How American Are American Orchestras?

How American Are American Orchestras?

Andrew J. Druckenbrod
photo by Allison Schlesinger

The twentieth century will be viewed as a time in which composers expanded the range and possibilities of musical language and sound. But also as a period that saw a rift develop between new and old music, especially in the U.S. Here, orchestras delved into the pantheon of dead composers to satisfy their audiences’ affinity for past music. All during a time when more U.S. composers than ever before make at least a partial living from writing music.

So as we head out of this wild ride of a century, it’s as good a time as ever to take a closer look at to what level orchestras are supporting new, especially American music. Specifically gauging how many works they commission, since the ultimate support for a composer is money in the pocket to allow for the space and means to write.

We scanned 20 orchestras to check out their record for commissioning works over the last 30 years. The sampling isn’t scientific, but it is diverse. The so called “big five” are all here, the New York Philharmonic, the Philadelphia Orchestra, the Chicago Symphony Orchestra, the Cleveland Orchestra, and the Boston Symphony. As are several other large-budget organizations from around the country: the Los Angeles Philharmonic, the San Francisco Symphony, the Minnesota Orchestra, the Pittsburgh Symphony Orchestra, the Baltimore Symphony, and the Dallas Symphony Orchestra.

We also included four smaller-budget orchestras who have a special commitment to new music — the Women’s Philharmonic, the Albany Symphony Orchestra, the Louisville Orchestra, and the Brooklyn Philharmonic — as well as two smaller-sized groups: the St. Paul Chamber Orchestra and the Cleveland Chamber Symphony. Finally, there’s an examination of two youth/student organizations, the Manhattan School of Music Symphony Orchestra and the Etowah Youth Orchestra. The American Composers Orchestra, the only American orchestra whose mandate is exclusively the performance of music by American composers, has already been profiled in the first issue of NewMusicBox as the ultimate composer-led new music ensemble. Some of the orchestras were chosen for their exemplary record in supporting new music, while others were chosen for their general status in the musical community or their geographical location.

One observation from the survey is that bigger is not always better. That is, the bigger budgets of some orchestras do not guarantee a better track record for supporting new music. Ensembles such as the St. Paul Chamber Orchestra and the San Francisco Symphony rival the New York Philharmonic and its $35 million annual budget in commissioning and both outpace the Boston Symphony Orchestra and the Chicago Symphony Orchestra. The Louisville Orchestra has a commissioning record that doubles or triples that of orchestras with double and triple its annual operating expenses. And the Cleveland Chamber Symphony runs circles around that other ensemble by the lake, the Cleveland Orchestra.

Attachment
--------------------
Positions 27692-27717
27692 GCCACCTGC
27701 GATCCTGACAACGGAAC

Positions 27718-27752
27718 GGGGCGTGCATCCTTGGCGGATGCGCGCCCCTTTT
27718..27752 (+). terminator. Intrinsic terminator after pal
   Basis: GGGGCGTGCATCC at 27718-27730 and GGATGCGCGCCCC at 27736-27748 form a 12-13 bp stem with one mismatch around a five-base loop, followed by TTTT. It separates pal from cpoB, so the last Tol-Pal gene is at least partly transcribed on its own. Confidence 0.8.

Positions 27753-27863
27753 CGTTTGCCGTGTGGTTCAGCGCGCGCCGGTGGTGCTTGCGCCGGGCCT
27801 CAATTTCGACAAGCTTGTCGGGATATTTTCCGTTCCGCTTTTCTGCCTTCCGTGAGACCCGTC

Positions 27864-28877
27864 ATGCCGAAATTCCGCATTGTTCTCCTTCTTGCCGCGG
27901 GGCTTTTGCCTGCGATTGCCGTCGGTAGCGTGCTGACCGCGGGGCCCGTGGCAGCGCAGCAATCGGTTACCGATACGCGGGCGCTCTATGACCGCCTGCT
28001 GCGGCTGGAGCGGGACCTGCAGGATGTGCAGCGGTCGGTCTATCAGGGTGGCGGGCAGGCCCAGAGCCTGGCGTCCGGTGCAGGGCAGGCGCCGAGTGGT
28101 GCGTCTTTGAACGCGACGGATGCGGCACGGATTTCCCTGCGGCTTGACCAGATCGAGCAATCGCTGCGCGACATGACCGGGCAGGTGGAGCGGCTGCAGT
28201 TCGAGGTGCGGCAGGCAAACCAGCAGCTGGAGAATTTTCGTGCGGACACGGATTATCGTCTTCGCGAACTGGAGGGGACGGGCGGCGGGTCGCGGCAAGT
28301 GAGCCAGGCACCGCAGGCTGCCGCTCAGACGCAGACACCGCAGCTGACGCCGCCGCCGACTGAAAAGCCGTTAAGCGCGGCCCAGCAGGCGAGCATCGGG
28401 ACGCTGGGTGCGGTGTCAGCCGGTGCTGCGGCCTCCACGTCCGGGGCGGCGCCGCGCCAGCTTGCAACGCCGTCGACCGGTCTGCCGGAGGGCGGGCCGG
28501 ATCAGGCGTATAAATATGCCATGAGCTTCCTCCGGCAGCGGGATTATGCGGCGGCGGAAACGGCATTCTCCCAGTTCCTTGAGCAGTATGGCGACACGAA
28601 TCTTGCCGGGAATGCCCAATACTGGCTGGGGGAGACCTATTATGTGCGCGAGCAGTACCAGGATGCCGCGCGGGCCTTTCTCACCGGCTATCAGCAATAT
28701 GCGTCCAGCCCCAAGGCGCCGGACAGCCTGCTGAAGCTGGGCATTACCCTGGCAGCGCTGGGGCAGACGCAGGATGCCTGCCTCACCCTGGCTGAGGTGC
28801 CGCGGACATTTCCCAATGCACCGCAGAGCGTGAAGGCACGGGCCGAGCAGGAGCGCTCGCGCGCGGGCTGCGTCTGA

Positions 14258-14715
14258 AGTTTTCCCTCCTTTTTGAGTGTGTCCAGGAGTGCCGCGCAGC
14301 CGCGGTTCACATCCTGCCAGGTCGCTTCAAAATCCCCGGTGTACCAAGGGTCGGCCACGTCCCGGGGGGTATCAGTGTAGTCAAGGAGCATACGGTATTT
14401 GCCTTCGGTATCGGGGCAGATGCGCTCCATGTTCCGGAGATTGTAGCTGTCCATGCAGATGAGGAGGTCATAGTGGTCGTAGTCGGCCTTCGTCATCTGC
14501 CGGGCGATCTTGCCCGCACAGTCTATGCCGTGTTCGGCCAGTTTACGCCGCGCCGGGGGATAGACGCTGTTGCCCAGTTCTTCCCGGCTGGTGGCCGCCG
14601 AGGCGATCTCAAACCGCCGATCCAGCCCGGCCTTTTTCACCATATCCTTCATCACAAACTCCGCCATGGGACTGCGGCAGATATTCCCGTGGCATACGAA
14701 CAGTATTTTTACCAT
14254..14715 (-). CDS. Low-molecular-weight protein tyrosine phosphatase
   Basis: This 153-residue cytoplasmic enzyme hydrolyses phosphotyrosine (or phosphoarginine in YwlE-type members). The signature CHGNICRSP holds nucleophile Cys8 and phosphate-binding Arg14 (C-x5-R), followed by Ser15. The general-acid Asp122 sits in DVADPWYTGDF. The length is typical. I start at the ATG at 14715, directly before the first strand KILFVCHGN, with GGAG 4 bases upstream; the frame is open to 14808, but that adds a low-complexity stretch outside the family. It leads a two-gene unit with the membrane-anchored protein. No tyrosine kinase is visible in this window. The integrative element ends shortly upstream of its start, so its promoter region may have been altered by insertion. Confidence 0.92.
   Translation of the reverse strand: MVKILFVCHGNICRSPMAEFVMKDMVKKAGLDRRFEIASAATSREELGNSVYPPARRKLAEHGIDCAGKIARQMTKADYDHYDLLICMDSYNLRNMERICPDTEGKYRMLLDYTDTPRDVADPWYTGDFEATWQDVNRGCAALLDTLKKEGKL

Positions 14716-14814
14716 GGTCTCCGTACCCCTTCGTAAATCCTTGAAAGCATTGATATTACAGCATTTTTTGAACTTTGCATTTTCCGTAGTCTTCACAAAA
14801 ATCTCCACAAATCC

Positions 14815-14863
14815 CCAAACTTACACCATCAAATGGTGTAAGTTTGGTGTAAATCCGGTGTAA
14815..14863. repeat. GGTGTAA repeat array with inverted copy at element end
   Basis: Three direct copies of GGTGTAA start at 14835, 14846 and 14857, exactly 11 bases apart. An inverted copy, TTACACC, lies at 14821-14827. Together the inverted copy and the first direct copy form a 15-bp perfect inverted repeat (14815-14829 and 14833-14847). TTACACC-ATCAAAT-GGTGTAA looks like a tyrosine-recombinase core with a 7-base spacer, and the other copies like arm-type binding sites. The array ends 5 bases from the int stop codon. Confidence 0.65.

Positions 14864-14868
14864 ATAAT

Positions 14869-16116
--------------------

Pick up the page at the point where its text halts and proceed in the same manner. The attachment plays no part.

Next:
Partly because of artistic and cultural inertia and partly because the larger orchestras spend money to secure costly guest performers and conductors and build facilities (such as the Chicago Symphony Orchestra’s new ECHO public music learning center), they tend to program a bit more conservatively. The smaller-budgeted ensembles often have the opportunity to experiment more, and several do. Commissioning fees are high, but they are high to all orchestras. Some just make it more of a priority.

The survey ultimately indicated, however, that commissioning has been on the upswing in the last three decades. Most of the orchestras examined have a higher percentage of commissions since 1970 than before (many a substantial increase). Also, over 80 percent of these new commissions have been for U.S. composers, a healthy mark by any standard. It would appear, then, that the ship is pointed in the right direction as we move into the next century. A balance is beginning to form between the present and programming, between living composers and living audiences.

The Orchestras:

  1. Albany Symphony Orchestra
  2. American Composers Orchestra
  3. Baltimore Symphony Orchestra
  4. Boston Symphony Orchestra
  5. Brooklyn Philharmonic
  6. Chicago Symphony
  7. Cleveland Chamber Symphony
  8. Cleveland Orchestra
  9. Dallas Symphony
  10. Etowah Youth Orchestra
  11. Los Angeles Philharmonic
  12. Louisville Orchestra
  13. Minnesota Orchestra
  14. Manhattan School Of Music Symphony Orchestra
  15. New York Philharmonic
  16. Philadelphia Orchestra
  17. Pittsburgh Symphony Orchestra
  18. San Francisco Symphony
  19. St. Paul Chamber Orchestra
  20. Women’s Philharmonic

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